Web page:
• 11. Our Company
    Microsoft Gold Partner founded in 1995
    Clients range from local mid-market firms to New England Fortune 1000 companies
    Our business
    Product – Mekko Graphics
    PowerPoint plug-in for financial charting
    Customization of product
    .NET Custom development
    Systems integration
  • 12. Virtualization of Development at KMA
    Led by infrastructure team
    Driven by interest of staff
    Team came up with solution
    Architecture / Hardware / Solution
    Continued commitment: reason, focus, risks, scope
    Supported by ownership and management
    Incremental growth acknowledged
  • 13. Deployment at KMA in 2006
  • 14. Deployment at KMA in 2009
  • 15. Architecture of Environment
    Development Domain
    Added development domain untrusted by production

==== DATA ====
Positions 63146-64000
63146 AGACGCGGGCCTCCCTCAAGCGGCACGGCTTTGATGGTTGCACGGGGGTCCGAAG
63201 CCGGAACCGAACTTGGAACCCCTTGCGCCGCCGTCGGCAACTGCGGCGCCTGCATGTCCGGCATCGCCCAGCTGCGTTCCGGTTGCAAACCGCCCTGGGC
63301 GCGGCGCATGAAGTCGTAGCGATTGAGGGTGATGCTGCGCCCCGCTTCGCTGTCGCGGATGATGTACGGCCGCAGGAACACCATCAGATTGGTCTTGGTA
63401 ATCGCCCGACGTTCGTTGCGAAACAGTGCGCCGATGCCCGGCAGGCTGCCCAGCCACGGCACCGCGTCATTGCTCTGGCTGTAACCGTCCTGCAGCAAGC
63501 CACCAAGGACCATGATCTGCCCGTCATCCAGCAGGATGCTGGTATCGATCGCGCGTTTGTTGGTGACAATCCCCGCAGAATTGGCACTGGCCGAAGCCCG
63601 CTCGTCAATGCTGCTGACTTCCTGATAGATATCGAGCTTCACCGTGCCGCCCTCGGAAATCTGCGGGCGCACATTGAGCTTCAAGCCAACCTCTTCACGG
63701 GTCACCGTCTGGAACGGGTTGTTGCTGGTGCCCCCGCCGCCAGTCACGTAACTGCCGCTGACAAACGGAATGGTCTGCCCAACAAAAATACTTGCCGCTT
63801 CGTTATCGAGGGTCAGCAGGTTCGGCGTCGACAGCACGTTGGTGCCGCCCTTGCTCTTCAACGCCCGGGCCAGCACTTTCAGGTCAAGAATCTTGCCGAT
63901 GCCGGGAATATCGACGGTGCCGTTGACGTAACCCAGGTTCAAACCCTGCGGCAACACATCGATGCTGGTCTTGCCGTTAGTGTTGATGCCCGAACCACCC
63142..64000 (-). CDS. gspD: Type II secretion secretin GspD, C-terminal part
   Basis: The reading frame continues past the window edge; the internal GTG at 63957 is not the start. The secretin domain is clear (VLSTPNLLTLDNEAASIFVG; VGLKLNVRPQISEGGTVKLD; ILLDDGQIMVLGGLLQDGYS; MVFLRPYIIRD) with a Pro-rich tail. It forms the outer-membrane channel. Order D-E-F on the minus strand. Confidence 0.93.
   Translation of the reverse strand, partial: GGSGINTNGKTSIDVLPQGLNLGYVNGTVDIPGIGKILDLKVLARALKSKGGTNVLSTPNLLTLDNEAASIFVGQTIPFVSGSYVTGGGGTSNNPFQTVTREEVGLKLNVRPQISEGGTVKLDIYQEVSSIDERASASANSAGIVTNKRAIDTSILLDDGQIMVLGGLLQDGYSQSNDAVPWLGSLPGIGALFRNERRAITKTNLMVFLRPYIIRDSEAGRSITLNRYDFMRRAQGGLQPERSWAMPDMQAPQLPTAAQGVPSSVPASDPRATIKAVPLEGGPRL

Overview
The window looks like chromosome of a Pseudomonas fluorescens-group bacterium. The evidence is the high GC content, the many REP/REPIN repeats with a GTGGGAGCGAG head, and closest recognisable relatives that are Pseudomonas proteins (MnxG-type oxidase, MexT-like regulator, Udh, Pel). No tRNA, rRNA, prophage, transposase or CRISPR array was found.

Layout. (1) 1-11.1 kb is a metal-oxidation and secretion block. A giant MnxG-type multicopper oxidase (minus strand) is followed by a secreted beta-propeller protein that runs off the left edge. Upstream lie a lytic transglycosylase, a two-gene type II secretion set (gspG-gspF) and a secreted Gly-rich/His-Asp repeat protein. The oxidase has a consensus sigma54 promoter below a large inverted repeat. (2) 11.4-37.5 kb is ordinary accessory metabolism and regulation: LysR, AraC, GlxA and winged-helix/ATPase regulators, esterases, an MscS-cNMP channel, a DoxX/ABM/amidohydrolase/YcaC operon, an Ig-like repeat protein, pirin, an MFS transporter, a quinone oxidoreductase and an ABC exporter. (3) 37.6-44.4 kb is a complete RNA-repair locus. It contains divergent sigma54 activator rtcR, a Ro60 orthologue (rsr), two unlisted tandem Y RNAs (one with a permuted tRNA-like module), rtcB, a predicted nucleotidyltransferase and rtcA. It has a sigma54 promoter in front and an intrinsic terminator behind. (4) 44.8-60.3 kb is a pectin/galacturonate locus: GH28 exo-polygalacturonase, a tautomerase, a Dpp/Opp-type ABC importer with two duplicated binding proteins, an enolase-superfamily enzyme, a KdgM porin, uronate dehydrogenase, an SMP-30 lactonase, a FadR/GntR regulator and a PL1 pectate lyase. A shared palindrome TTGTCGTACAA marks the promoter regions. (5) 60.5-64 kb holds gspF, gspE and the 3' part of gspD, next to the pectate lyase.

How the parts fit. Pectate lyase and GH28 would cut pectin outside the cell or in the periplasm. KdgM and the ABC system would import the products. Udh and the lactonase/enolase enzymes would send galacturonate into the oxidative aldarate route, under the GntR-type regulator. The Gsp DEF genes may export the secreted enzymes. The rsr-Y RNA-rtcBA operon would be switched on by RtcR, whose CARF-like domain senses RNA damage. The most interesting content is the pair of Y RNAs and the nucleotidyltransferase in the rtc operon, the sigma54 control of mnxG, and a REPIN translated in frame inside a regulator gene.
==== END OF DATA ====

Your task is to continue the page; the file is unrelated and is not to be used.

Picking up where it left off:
One domain controller on physical box for development domain which includes development Exchange server
    Multiple physical host servers
    Virtual Server with 3
    Virtual Server with 5
    Virtual Server with 3, Hyper-V with 3
    Two NAS devices for storage of archived staff and project VPCs with RAID 5
    SQL Server 2000, 2005, 2008 on physical boxes – reused old boxes
    Originally planned to swap host servers for re-use in organization but have realized not practical
    Production Domain
    Connect to machines using remote desktop with reference to machine name
    All projects stored in production VSS which is backed up
    All other project materials stored in production environment
  • 16. Results
    All development on the consulting side of
    Builds for product side of business
    No need for high-powered developer machines since development is on VPCs
    All development servers in locked server room, need to have domain access to get to machines
    Needed to have commitment by internal staff to support and business to invest – we had both
  • 17. Day-to-Day Usage and Issues
  • 18.  Day to Day Concerns
    Typical problems and approaches:
    Reliability and stability are essential: for development, the “dev region” IS production
  • 19. Remember 2003?